Lawmakers in China are considering new legislation that would impose fines against anyone who creates videos where people eat large quantities of food or binge drinks, according to a new report from Chinese state media outlet China News. The proposed media rule, part of broader legislation to discourage food waste, would also allow restaurants in China to charge extra for customers who don’t finish their meals.
The Chinese government under President Xi Jinping started a campaign called the Clean Plate Campaign earlier this year in an effort to waste less food domestically. Xi said over the summer that the goal was to create a social order where “waste is shameful and thriftiness is applaudable.” Fines for breaking the new law would range from 10,000 yuan to 100,000 yuan, or roughly $1,530 to $15,300 in U.S. currency.
Binge-eating and drinking videos, known by the word “mukbang,” became popular in China in recent years. Mukbang is a combination of the Korean words for “eating” and “broadcast, with viral stars like Pangzai doing precisely that and enjoying internet fame with English-speaking audiences on platforms like Twitter and YouTube.
What exactly does Pangzai do? He eats a lot of food, smokes cigarettes, and drinks alcohol stylishly—all while sometimes telling stories about his life, his home, and his family. It’s all much cooler and more visually compelling than it sounds, but Pangzai announced in August that he would no longer be making videos due to a government crackdown. Amazingly, Pangzai reemerged this month on Twitter.
The draft legislation, first reported in English by Sixth Tone, was submitted to China’s Standing Committee of the National People’s Congress on Tuesday, and covers “radio stations, television stations, and online audio and video service providers.” An audio-only version of mukbang sounds kind of gross, but who are we to judge?
Traditionally, it’s very polite in China to serve guests large portions of food, a way to show generosity that would be familiar to many Americans. But that generosity is creating a culture of waste, where an estimated 17 million pounds of food in China gets thrown out every year. That much food could feed an additional 30 million people each year at the very least—roughly the entire population of Texas—according to a recent study from the Chinese Academy of Science and the World Wildlife Fund.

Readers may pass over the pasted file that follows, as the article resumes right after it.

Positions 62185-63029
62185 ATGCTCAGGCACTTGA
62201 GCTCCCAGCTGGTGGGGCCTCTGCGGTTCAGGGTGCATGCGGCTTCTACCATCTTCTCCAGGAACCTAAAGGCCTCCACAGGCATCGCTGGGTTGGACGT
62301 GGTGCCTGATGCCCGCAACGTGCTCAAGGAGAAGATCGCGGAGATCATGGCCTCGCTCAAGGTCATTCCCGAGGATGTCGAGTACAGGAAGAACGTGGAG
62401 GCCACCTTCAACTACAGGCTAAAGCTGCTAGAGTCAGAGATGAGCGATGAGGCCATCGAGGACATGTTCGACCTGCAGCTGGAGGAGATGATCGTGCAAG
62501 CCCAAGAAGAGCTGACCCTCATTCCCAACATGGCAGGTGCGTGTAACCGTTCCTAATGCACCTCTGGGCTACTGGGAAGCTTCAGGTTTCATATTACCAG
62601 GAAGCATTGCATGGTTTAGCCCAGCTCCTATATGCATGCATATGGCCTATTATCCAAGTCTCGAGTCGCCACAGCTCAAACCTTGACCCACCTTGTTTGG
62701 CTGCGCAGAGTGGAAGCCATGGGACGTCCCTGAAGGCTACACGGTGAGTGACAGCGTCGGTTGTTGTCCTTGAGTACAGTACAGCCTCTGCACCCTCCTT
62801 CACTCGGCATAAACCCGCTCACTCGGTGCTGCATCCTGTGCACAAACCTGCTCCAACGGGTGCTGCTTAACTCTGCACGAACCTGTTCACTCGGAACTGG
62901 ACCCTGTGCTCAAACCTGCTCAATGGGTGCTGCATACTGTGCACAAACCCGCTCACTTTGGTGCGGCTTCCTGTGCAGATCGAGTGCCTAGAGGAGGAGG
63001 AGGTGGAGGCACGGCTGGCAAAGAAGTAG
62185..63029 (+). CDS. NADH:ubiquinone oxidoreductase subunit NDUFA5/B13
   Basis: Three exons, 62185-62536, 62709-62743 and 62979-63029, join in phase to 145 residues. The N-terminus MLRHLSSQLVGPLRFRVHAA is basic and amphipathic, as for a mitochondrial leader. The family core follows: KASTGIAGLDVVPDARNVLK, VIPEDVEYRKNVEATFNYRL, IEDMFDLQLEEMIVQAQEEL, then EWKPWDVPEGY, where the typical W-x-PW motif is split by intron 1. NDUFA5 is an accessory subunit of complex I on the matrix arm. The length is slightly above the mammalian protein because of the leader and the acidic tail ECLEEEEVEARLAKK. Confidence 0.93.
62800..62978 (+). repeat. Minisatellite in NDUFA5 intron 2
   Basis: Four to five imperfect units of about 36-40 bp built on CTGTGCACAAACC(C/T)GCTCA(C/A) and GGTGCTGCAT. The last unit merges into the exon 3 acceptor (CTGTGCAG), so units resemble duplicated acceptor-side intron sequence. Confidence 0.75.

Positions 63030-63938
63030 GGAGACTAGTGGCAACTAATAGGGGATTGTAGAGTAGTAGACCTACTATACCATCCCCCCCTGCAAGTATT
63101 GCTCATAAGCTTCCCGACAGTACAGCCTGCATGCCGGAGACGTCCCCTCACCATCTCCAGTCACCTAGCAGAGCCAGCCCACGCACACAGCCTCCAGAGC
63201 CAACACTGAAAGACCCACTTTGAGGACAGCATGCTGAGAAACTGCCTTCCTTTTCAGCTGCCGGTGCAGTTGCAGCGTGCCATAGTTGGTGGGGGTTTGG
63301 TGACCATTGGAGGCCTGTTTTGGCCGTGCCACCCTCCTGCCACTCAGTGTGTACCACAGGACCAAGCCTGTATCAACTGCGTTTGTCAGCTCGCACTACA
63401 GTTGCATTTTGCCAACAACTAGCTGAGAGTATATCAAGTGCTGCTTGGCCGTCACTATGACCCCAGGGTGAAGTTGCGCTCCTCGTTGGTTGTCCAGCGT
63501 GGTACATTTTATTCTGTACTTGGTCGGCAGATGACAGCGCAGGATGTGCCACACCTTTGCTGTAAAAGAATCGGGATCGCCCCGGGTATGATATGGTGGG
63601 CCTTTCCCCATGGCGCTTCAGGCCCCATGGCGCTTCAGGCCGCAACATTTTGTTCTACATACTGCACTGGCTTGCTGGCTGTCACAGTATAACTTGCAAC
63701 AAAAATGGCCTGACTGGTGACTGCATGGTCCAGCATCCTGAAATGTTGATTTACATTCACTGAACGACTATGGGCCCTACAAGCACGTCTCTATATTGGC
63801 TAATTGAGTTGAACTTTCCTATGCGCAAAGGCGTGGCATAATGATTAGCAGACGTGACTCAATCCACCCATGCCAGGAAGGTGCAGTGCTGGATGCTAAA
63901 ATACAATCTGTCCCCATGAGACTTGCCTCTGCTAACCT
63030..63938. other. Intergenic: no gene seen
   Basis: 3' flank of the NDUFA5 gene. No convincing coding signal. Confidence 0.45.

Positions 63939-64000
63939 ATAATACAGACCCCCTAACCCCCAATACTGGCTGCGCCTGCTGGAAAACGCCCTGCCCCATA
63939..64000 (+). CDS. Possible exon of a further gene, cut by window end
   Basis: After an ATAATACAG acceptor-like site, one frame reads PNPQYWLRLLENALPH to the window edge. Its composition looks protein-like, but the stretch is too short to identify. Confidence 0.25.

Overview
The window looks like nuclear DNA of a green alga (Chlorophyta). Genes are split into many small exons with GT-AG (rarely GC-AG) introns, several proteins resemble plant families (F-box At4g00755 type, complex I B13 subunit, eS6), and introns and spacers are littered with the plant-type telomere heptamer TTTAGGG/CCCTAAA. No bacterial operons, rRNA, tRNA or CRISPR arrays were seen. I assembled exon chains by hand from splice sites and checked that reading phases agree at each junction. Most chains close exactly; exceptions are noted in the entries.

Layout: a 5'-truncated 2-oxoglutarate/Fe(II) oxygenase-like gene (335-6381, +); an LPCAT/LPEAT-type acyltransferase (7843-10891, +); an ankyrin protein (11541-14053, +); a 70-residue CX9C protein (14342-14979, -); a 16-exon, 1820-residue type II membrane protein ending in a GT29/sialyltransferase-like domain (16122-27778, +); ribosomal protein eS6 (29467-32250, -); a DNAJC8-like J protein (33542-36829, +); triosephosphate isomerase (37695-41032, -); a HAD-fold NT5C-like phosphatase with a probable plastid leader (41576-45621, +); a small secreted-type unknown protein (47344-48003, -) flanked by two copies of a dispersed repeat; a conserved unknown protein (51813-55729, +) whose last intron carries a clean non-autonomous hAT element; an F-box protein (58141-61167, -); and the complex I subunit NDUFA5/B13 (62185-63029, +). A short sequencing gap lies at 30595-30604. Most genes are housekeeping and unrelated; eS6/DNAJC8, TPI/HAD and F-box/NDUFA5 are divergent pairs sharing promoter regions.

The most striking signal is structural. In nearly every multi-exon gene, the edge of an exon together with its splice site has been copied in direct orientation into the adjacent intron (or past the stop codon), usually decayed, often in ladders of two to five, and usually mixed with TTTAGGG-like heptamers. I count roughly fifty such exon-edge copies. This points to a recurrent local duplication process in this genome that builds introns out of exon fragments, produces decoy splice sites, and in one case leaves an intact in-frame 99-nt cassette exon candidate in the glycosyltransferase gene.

While we’re sympathetic to the idea of reducing food waste, this does seem to be another area where the Chinese government has overstepped. If you’ve ever seen a video by the 34-year-old Pangzai, you know there’s no food or drinks there going to waste.
Pangzai is a champ who’s simply sharing his life with the internet, even if he’s swirling a “tornado beer” while he’s doing it.
In fact, this blogger initially assumed Pangzai’s videos might be officially approved by the Chinese government when they started going viral last year, given their popularity on western social media platforms. Pangzai is a middle class guy in China who arguably helps internet users outside of the country relate to a culture they often only hear about negatively in the mainstream American press. Alas, Pangzai wasn’t engaging in state-sanctioned Tornado Beer Diplomacy with the rest of the world. If this new law passes, he’s officially a renegade.
China’s cyber police reportedly shut down over 13,000 mukbang video accounts recently in a bid to stamp out food waste, arguably pushing the U.S. and China further apart during a contentious period in the New Cold War. We need more mukbang, not less, if we want average people on both sides of this stupid conflict to understand each other better and avoid the mistakes of the first Cold War.
It’s not clear what will happen to Pangzai’s Twitter account if the new anti-binge law passes, but he’s still doing his thing after his triumphant return on December 1.
We almost didn’t survive that bizarre period from 1945-1990 when the Soviet Union and the U.S. were always 20-minutes away from global destruction, given the nuclear near-misses we’d only learn about decades later. But today we have the internet and mukbang to help bridge the cultural divide. We should keep it that way.